HONOLULU (Hawaii News Now) - It's been a year since Hawaii enacted the civil union law.
And since then, about 700 same-sex couples have legally tied the knot.
"Not only locally but nationally, you're seeing a change and a shift in people feeling more positive and confident about supporting the LGBT community and seeking it as equal rights," said Tambry Young, president of Citizens for Equal Rights.
Under Hawaii's law, same-sex couples receive the same rights, benefits and legal protections that heterosexual couples.
Hilo resident Saralyn Morales was one of the first to legalize her partnership.
"The biggest benefit for me was the name recognition and being able to change my last name and now my name is Morales and the other thing was to be able to add her onto my medical insurance," Morales said.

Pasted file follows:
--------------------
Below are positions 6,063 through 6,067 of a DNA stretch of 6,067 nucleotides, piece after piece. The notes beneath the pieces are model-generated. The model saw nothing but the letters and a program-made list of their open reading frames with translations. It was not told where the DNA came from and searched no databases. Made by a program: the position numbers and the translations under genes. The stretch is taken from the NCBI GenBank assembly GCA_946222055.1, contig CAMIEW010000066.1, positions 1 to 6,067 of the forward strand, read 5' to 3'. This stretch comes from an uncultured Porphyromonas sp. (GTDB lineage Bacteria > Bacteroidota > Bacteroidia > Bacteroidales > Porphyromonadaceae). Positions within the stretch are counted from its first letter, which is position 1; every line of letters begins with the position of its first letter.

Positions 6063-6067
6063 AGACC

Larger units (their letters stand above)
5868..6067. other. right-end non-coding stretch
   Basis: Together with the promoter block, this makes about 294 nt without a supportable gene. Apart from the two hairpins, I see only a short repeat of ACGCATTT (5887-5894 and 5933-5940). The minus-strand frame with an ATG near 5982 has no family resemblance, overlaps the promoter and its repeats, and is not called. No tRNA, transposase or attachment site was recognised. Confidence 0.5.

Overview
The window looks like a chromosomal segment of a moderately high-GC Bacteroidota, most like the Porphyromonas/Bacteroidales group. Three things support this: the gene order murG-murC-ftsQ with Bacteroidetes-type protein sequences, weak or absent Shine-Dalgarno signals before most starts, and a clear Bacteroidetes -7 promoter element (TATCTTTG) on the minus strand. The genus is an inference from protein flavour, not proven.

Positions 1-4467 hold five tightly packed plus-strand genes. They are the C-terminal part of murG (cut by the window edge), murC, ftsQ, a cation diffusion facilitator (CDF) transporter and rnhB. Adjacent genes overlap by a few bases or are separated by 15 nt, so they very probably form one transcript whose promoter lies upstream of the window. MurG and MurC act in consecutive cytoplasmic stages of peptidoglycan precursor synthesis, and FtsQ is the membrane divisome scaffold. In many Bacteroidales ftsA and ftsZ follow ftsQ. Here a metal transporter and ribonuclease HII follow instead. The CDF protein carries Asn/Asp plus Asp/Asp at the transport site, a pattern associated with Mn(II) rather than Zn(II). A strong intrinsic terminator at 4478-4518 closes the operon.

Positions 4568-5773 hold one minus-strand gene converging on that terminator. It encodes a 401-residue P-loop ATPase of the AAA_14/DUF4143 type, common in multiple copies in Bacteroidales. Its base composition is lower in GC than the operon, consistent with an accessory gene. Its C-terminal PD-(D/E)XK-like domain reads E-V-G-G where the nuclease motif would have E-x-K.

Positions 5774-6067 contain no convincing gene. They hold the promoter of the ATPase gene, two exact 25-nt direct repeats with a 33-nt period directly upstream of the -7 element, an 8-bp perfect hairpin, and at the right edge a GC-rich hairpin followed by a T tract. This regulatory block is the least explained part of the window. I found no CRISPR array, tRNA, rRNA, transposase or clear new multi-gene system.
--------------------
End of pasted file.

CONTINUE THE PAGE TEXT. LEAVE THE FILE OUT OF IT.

It's not yet a tourism boom but gay and lesbian advocacy groups say hotel operators are beginning to see a benefit as well.
Chuck Spence, owner of the 26-room Maui Seeker LGBT Resort in Kihei, says his hotel has handled about 50 civil union ceremonies since the law was passed this year.
"The primary impact is you get people and their friends coming for the wedding," said Spence.
"The secondary impact is you get the crowds who feel welcome because of the passage of the law and knowing that Hawaii does not discriminate."
Gay and Lesbian advocacy groups say the economic benefits would be much larger if Hawaii had a law allowing same-sex marriage.
The idea, they say, is that more people would travel to Hawaii to get married versus just coming here for a civil union.